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How the G20 presidency brought India and Bharat together

On December 1, 2022, India assumed the presidency of the G20 with the call of “One Earth, One Family, One Future”. This motto aligns with our civilisational ethos and the idea of vasudhaiva kutumbakam (the world is one family). It is substantiated by the fact that we now live in an increasingly interconnected world, where an event in one region causes ripples across the world. Multilateral organisations like the G20 are crucial for addressing global challenges that no nation can tackle alone. G20, as a forum for the world’s largest economies, provides a platform for cooperation and collaboration to create a more sustainable, prosperous, and equitable future for all.

India’s presidency of the G20 has adopted a different take on its global partnership and cooperation model. With India at its helm, it is no longer the Global North setting the narrative for the world at large, but the Global South reaffirming its ambitions on issues that determine the world’s fate: Economy, energy, climate and culture. It is no longer a defunct top-down diplomacy but a bottom-up citizen-centric model of jan-bhagidari, touted as a new diplomatic tool during India’s presidency. It is one of the key focuses of India’s presidency and a major success. Not only have we, the people, come to realise the meaning of vasudhaiva kutumbakam, but we have truly realised its essence. The idea of jan-bhagidari is not restricted to public participation. It puts people-centric solutions at the forefront, emphasising indigenous knowledge systems and solution-oriented actions. With the massive outreach done in the past year by several G20 members and its engagement groups across India’s small towns and cities, we have managed to put global issues in a local perspective and transport local ideas to the global town hall.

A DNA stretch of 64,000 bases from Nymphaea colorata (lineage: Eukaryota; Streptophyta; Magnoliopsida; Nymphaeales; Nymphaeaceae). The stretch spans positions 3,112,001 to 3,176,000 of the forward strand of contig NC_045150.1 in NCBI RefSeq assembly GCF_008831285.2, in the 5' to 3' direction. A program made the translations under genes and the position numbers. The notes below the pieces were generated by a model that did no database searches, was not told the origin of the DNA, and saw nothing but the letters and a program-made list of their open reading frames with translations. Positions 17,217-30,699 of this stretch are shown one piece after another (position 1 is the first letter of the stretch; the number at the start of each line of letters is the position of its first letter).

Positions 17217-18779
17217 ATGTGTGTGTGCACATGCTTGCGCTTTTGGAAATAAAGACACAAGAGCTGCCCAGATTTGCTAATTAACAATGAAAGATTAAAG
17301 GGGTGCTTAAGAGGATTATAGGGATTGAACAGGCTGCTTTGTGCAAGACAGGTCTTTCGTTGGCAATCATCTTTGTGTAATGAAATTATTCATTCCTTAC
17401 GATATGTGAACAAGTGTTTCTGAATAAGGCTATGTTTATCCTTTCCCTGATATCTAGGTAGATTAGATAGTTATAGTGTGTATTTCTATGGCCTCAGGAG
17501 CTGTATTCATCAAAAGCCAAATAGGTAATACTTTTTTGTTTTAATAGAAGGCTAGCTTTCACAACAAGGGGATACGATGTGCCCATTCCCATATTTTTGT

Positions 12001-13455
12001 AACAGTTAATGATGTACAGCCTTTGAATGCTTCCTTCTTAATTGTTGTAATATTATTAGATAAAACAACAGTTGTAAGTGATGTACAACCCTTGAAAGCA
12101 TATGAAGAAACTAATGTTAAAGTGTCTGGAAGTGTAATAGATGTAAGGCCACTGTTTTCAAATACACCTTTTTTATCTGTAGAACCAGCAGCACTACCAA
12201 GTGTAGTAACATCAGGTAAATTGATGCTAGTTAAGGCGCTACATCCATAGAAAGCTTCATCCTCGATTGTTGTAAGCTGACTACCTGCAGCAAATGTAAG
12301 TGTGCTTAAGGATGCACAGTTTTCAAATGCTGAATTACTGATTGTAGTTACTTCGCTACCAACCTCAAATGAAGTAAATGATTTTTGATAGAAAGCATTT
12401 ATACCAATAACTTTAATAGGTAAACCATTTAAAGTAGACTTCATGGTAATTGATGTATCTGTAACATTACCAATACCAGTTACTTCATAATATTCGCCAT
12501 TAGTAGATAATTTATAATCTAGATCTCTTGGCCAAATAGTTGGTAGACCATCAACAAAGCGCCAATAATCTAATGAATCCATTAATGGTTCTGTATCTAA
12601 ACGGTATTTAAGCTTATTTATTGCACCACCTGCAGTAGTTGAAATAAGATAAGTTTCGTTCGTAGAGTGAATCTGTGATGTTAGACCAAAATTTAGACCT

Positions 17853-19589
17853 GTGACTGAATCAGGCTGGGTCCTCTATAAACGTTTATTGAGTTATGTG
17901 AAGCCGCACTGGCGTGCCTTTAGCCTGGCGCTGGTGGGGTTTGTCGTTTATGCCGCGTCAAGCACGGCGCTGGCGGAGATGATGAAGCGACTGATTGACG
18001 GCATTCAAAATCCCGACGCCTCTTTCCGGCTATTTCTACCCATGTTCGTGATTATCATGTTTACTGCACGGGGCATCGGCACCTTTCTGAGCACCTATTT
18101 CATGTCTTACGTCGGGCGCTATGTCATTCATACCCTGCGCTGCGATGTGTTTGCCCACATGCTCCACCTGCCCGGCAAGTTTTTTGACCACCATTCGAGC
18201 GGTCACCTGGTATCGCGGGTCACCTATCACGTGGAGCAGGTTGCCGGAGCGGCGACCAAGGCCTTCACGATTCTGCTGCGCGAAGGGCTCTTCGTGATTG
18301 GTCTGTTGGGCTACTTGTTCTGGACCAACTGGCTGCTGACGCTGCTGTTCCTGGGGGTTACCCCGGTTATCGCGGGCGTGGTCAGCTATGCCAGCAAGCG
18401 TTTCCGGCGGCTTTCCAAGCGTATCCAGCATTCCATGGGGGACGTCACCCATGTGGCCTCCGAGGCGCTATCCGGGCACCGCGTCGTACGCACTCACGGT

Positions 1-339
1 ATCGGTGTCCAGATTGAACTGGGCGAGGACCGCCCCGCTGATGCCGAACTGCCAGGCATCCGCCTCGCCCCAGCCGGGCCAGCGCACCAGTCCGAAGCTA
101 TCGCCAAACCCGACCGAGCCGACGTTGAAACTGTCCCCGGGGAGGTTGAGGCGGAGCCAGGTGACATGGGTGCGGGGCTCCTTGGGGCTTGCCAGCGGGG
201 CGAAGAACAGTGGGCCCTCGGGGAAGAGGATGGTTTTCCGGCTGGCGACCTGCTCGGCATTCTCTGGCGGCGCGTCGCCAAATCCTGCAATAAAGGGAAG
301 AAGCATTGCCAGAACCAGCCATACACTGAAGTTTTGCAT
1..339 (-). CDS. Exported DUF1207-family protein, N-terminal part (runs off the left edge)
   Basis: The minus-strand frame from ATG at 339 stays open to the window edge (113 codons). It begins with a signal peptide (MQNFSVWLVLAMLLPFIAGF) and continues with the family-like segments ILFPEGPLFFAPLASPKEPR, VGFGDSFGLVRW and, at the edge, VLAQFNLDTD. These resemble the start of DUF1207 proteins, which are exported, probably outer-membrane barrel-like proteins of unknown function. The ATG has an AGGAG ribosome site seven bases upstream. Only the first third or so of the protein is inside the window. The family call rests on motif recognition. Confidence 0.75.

The Y20 group organised one such outreach programme by conducting more than 400 Y20 chaupals across universities, colleges and schools across the country — from the far-flung villages and towns of Arunachal Pradesh and Nagaland to Kashmir. On one hand, the glocalisation of global issues has led to the youth’s participation across India, and on the other, meetings and summits of the various G20 engagement groups taking place across the length and breadth of India have sensitised the global community to the fact that there is an India beyond New Delhi and Mumbai. This has truly built a bridge that has brought India and Bharat together at the same time on the world stage.